The Work

June 23, 2010 3:24 PM

Tribune Examiner: This'll Take a Bit Longer

Posted by Zach Lowe

As things stand now, you can set your watch by this: The Tribune Co. bankruptcy case will come to a head in late July, when creditors are scheduled to start voting on the estate's ultracontentious reorganization plan right when a court-appointed examiner releases a report that could jeopardize that very plan. 

That wasn't supposed to be the case. The court-appointed examiner, Kenneth Klee of the Los Angeles-based boutique Klee, Tuchin, Bogdanoff & Stern, initially estimated he and his team could get the report done by July 12 at a cost of about $4 million or $5 million. It did not take Klee long to realize he had been optimistic. And last week, we reported that Klee filed papers indicating the report might take longer and cost as much as $8 million. Today, Reuters reports that Klee has asked the judge to extend his deadline to July 27. 

Right now, creditors are supposed to start voting on Tribune's proposed reorganization plan on July 30, with a confirmation hearing set for mid-August, Reuters says. Among other things, that plan would give control of the company to the lenders (including JPMorgan Chase, represented by Davis Polk & Wardwell) that financed Sam Zell's disastrous leveraged buyout of Tribune, according to court records. Several groups of bondholders, including one particularly loud group of junior bondholders represented by Brown Rudnick, have issues with that prong of the plan. In their view, the Zell buyout was a so-called fraudulent conveyance, meaning it left Tribune effectively insolvent. The examiner is investigating that claim, and any finding by the court that the transaction was indeed a fraudulent conveyance could leave JPMorgan Chase and the other buyout lenders out of the money in the reorganization plan. That would, of course, leave other bondholders to argue about who should control Tribune and how to split up whatever funds the estate (represented by Sidley Austin) can hand out for creditors.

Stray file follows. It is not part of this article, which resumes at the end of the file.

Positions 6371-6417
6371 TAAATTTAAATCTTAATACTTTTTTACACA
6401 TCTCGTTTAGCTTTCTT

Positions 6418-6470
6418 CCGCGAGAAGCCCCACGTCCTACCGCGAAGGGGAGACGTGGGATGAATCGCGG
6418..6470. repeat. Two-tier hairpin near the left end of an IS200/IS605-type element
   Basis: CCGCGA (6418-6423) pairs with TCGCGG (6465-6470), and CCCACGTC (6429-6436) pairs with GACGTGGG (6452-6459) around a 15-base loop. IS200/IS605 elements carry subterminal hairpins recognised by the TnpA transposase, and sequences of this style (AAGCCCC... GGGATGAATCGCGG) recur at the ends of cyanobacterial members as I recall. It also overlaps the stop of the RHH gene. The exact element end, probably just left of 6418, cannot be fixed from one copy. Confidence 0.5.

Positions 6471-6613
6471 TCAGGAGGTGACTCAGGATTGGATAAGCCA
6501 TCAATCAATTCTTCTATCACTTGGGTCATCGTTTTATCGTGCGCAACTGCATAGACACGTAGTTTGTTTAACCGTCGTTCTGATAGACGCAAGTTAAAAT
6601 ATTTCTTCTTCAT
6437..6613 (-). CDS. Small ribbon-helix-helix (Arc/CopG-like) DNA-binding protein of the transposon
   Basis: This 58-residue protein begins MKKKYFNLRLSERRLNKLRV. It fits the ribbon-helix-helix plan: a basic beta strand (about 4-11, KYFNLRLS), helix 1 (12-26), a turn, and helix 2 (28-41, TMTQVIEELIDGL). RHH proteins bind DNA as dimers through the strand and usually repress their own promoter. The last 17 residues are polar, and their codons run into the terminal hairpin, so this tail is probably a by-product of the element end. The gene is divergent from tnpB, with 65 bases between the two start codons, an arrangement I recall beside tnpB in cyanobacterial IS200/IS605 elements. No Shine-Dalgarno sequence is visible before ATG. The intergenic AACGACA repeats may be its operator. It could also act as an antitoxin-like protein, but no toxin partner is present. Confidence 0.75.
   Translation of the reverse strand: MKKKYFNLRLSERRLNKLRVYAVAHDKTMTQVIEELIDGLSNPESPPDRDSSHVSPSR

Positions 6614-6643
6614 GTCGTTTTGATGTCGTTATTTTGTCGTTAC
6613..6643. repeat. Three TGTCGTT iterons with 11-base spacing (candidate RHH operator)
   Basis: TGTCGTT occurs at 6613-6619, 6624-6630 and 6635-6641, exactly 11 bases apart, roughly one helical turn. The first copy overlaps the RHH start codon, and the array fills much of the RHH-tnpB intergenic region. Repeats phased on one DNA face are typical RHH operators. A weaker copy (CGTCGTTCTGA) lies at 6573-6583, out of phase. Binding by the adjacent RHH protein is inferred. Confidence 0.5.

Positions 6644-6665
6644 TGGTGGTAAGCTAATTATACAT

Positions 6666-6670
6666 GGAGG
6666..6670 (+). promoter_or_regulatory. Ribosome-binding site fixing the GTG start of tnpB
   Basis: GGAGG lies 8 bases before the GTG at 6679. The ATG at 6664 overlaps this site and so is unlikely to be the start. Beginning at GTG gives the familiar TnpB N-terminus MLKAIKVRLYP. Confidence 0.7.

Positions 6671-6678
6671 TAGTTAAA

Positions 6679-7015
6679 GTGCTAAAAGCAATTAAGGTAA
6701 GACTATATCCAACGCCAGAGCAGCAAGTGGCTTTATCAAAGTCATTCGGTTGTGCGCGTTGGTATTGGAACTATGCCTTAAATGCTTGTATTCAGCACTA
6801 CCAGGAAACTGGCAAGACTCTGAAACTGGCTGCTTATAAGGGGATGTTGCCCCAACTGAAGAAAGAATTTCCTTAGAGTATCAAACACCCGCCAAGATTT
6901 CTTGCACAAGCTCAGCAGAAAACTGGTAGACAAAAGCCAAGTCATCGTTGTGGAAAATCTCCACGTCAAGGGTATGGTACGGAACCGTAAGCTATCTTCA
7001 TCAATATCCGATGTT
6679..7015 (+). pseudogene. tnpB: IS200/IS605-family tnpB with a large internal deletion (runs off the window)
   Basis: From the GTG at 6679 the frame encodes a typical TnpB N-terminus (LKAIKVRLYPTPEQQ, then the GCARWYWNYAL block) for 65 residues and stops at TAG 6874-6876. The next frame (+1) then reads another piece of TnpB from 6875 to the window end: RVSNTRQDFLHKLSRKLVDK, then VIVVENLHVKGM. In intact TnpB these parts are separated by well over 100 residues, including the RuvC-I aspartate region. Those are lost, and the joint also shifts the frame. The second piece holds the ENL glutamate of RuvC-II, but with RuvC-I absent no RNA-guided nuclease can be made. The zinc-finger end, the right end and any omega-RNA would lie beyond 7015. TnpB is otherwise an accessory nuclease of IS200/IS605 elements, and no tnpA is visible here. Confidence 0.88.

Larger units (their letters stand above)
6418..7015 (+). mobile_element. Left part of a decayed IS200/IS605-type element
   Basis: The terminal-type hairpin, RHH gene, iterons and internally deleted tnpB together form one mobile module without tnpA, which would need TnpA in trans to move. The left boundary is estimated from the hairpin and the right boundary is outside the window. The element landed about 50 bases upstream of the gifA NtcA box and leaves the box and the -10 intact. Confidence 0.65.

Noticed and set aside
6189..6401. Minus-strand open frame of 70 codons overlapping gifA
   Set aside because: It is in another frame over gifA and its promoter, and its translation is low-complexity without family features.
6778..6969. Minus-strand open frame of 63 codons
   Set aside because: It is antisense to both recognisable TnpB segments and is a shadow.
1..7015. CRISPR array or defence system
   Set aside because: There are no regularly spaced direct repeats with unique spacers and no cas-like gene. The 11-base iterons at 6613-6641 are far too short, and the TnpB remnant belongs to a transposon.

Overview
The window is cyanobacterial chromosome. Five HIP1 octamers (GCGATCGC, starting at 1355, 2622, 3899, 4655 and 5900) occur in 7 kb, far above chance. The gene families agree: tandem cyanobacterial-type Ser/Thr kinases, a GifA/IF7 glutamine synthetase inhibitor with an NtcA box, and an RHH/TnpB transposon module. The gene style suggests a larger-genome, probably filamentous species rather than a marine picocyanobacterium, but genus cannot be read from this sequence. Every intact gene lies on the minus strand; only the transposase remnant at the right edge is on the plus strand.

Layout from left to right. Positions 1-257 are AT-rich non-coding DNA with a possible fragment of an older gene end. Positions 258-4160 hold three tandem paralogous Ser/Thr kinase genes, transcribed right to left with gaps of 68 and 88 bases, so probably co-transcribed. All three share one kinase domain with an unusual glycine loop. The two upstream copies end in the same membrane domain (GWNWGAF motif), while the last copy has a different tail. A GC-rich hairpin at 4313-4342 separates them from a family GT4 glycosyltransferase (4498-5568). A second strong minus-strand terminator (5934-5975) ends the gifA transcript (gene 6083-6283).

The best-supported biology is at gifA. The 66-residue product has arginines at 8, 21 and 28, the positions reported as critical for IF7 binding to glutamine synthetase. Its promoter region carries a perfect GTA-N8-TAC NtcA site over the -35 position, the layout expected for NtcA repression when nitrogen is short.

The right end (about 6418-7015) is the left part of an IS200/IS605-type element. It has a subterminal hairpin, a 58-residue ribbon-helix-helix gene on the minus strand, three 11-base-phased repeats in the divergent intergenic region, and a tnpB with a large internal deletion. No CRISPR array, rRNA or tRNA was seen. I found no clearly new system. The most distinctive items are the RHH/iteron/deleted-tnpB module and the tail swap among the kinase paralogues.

Klee's request for an extra two weeks could result in the whole schedule of events getting pushed back a bit, Reuters says. 

Meanwhile, White & Case partner Thomas Lauria, who represents Wells Fargo in the case, is set to depose Zell next week. 

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